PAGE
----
Karnataka state aims to become self-sufficient in power generation by next year. If the chalked out plans run well, the power-deficit state might also contribute to the needs of other southern states.
"The state is facing a power deficit of about 1000 MW at present. A couple of projects are already lined up for commissioning and we will massively augment the solar and wind energy capacity to ensure we have an excess power of around 1500 MW in the next 16 to 18 months," said energy minister D K Shiva Kumar.
NTPC's super-critical thermal power project in Vijayapura's Kudgi is one of the main thermal and solar projects that will be up for commissioning in the next two years.
"NTPC is preparing to start commercial operations in three units of 800 MW in 3 to 4 months, which is expected to strengthen Karnataka's power position. The PSU is expected to start commercial operations at the first unit in June or July and synchronise other two in the next three months," said a senior energy official, quoting NTPC officials. Being the host, Karnataka will be getting 50 percent of the generated power while the rest will be supplied to Andhra Pradesh, Telangana, Tamil Nadu, Puducherry and Kerala.
Plans are on to acquire 13,000 acres of land for the proposed 2,700 MW solar park in Tumkuru's Pavagada. It will see the state and the Union government generate 2,000 MW and 700 MW by private companies. By the year end, the state will begin to generate 1,000 MW power and another 1,000 MW will be added in 2018, said Kumar.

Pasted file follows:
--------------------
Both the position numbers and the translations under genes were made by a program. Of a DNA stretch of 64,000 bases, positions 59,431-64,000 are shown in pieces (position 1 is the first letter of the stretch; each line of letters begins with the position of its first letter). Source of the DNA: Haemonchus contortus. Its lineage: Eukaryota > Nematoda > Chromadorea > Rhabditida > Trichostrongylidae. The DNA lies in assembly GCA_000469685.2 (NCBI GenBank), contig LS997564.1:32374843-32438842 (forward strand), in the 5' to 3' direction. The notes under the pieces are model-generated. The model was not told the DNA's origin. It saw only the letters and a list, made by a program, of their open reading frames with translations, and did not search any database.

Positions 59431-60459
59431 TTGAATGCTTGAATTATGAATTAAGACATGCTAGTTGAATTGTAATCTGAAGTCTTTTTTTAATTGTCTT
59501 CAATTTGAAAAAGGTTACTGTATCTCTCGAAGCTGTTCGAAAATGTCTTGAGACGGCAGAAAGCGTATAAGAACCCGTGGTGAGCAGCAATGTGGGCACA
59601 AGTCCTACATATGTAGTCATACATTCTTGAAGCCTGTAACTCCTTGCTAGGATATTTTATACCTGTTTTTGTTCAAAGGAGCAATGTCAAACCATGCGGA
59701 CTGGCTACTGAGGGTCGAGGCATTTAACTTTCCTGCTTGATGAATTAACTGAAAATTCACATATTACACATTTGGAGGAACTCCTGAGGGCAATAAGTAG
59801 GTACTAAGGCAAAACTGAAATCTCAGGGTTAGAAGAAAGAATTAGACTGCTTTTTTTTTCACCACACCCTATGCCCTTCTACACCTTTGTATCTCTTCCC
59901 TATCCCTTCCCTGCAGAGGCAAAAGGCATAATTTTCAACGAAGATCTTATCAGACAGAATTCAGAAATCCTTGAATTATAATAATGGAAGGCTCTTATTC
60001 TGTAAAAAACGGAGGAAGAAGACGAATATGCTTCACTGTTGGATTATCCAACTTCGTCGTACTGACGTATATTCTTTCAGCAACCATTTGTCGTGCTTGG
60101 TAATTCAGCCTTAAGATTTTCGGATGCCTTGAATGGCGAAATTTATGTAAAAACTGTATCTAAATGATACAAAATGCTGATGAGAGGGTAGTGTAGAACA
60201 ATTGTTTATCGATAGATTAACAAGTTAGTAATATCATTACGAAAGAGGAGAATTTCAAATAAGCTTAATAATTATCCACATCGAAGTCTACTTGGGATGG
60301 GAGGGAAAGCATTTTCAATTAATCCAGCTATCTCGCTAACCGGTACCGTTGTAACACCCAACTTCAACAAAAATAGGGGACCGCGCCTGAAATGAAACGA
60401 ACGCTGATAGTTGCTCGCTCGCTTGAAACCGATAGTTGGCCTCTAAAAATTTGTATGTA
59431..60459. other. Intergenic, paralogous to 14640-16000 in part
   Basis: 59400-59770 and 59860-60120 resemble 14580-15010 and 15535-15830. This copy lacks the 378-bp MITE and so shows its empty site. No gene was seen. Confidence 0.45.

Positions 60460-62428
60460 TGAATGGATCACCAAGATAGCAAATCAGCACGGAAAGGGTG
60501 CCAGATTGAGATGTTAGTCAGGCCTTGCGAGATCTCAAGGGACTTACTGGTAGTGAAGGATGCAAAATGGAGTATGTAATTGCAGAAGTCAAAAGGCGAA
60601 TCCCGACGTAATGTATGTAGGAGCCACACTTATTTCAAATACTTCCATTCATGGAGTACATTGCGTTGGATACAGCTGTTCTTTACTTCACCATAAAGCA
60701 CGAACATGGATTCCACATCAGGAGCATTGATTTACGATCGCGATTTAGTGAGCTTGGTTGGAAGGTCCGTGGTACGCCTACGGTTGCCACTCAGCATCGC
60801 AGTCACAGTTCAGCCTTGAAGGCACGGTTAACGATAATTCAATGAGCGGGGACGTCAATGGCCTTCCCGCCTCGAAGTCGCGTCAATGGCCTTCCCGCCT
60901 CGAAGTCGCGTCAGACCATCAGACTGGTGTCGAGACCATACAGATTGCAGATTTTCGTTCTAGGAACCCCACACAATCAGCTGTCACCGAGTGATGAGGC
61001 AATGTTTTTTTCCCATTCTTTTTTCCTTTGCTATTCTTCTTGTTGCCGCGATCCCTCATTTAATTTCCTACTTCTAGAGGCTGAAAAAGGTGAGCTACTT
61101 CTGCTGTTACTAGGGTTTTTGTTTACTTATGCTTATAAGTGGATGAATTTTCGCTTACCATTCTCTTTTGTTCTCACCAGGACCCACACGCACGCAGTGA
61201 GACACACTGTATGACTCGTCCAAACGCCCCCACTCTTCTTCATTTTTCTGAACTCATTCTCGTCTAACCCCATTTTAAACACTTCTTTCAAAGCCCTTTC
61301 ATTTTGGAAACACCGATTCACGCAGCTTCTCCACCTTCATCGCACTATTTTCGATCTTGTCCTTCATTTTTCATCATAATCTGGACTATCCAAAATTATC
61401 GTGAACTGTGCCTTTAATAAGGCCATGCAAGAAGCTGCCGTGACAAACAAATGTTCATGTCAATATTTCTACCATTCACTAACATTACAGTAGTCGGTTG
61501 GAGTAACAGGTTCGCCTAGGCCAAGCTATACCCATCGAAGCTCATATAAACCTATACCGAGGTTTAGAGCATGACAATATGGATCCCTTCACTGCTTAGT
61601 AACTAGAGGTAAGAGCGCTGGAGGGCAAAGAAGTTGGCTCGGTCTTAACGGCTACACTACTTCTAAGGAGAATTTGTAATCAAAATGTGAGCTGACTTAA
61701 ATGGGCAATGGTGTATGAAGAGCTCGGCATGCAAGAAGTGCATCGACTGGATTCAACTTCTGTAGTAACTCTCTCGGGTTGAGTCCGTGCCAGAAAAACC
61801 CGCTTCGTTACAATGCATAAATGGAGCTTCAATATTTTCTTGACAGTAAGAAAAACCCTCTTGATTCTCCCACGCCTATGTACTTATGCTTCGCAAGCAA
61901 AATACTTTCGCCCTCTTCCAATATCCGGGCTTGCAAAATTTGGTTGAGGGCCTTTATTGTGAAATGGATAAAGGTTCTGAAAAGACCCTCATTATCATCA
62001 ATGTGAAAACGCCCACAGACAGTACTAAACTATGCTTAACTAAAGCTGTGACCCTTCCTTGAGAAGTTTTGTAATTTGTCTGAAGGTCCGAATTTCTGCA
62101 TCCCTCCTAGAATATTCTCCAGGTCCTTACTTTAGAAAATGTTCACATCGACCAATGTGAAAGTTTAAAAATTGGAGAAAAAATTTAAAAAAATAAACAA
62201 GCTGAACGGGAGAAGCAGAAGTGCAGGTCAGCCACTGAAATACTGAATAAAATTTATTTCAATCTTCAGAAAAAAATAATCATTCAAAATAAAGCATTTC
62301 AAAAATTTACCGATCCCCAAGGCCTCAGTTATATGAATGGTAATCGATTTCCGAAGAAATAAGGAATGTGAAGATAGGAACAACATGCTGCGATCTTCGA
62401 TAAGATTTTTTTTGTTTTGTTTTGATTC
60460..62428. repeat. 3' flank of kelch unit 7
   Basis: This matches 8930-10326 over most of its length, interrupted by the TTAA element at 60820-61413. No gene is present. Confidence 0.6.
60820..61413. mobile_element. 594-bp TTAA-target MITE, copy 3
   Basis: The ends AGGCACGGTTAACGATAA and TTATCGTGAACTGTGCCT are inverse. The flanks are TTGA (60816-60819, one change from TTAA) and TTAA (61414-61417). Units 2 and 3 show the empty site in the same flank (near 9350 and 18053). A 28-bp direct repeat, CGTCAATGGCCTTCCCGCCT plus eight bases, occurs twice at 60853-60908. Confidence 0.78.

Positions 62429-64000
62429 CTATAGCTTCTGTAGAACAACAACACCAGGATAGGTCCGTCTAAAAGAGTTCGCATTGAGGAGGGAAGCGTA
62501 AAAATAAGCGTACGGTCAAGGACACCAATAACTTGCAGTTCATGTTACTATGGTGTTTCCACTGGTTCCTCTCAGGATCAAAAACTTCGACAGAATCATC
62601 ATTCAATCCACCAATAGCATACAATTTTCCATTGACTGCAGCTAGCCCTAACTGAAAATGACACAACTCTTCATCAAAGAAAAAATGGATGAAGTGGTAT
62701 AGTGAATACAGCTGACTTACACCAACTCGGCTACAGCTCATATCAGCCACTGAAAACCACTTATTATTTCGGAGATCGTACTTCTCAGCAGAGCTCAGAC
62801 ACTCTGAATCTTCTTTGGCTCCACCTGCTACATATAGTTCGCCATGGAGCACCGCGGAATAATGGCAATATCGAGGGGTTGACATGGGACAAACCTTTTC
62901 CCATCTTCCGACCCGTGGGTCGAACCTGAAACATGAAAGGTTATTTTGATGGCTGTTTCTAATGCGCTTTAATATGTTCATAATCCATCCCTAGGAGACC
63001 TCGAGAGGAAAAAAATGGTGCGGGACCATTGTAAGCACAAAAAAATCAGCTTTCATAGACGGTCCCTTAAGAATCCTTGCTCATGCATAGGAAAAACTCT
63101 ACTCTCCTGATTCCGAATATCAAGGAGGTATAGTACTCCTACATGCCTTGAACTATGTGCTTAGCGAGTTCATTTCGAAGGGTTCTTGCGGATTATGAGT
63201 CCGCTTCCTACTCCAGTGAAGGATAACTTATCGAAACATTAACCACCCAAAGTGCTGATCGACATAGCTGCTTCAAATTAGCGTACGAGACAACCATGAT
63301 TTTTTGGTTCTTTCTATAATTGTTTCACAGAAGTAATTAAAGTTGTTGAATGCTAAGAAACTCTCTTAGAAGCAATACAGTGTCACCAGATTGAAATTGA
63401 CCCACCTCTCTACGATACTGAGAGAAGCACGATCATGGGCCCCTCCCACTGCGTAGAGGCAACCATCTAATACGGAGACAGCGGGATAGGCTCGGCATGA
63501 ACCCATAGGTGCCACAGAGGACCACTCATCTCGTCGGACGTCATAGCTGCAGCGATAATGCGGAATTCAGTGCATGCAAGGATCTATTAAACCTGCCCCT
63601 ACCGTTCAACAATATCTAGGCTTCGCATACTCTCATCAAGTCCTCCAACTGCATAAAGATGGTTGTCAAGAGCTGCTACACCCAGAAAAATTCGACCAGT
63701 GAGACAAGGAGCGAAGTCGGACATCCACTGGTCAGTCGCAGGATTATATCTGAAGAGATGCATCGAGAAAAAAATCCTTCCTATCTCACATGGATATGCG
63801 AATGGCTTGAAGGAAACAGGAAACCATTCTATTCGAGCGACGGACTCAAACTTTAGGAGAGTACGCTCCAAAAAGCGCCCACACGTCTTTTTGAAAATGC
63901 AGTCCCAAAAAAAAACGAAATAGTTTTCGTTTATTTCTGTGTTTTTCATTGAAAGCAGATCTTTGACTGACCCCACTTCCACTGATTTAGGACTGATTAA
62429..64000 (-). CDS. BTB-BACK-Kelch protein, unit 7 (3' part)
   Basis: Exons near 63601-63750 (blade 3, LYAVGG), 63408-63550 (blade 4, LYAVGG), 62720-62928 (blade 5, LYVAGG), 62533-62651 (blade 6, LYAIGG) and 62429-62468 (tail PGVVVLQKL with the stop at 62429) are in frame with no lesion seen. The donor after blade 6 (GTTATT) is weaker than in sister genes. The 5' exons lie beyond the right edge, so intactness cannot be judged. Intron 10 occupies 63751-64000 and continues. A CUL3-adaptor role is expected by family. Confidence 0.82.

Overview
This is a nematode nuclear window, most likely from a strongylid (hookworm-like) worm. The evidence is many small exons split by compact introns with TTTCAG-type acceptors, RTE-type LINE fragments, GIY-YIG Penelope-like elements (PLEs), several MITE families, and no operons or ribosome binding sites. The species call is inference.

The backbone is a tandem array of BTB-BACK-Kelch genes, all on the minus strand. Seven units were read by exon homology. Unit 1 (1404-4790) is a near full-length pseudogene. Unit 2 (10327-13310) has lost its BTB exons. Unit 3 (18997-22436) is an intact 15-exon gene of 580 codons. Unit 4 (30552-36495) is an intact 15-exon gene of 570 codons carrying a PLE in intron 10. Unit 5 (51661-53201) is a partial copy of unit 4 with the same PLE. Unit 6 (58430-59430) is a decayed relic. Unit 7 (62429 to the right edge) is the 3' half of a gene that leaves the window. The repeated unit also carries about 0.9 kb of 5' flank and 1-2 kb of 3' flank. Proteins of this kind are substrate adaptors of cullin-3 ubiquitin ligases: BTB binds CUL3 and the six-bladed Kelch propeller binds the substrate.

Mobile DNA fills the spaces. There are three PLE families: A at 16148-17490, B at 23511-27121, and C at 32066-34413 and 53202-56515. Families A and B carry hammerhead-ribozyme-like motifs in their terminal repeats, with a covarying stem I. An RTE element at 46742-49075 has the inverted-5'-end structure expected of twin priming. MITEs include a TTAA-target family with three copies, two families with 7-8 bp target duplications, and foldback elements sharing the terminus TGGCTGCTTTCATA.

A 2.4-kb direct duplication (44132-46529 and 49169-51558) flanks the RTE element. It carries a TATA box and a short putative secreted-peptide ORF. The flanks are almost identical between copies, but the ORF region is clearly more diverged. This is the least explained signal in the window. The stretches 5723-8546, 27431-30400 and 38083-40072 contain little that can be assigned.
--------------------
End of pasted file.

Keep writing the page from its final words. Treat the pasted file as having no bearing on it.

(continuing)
Karnataka will soon roll out taluk-wise solar power capacity plan. Under this, each taluk will be allotted 20 MW power. Already 100 taluks have been allocated power capacities and 40 more will be allotted soon.
Saying that Karnataka should have become self-sufficient in power by this year, Kumar added, "There was unwarranted delay. I'm taking up the issue with union power minister Piyush Goyal who is expected to arrive in Bengaluru on Monday."
NTPC's 400 MW Kudgi project, which was expected to be commissioned in 2015, is getting ready for its launch. Earlier the project faced disapproval from locals over land encroachment and environmental issues. Although the project was ready for commissioning last year, official sources said that the state government delayed in handing over the land required for building a 700-metre railway siding for transporting coal to the station. Now, the authorities are hopeful of commissioning the project after the recent rain and prediction of a normal monsoon.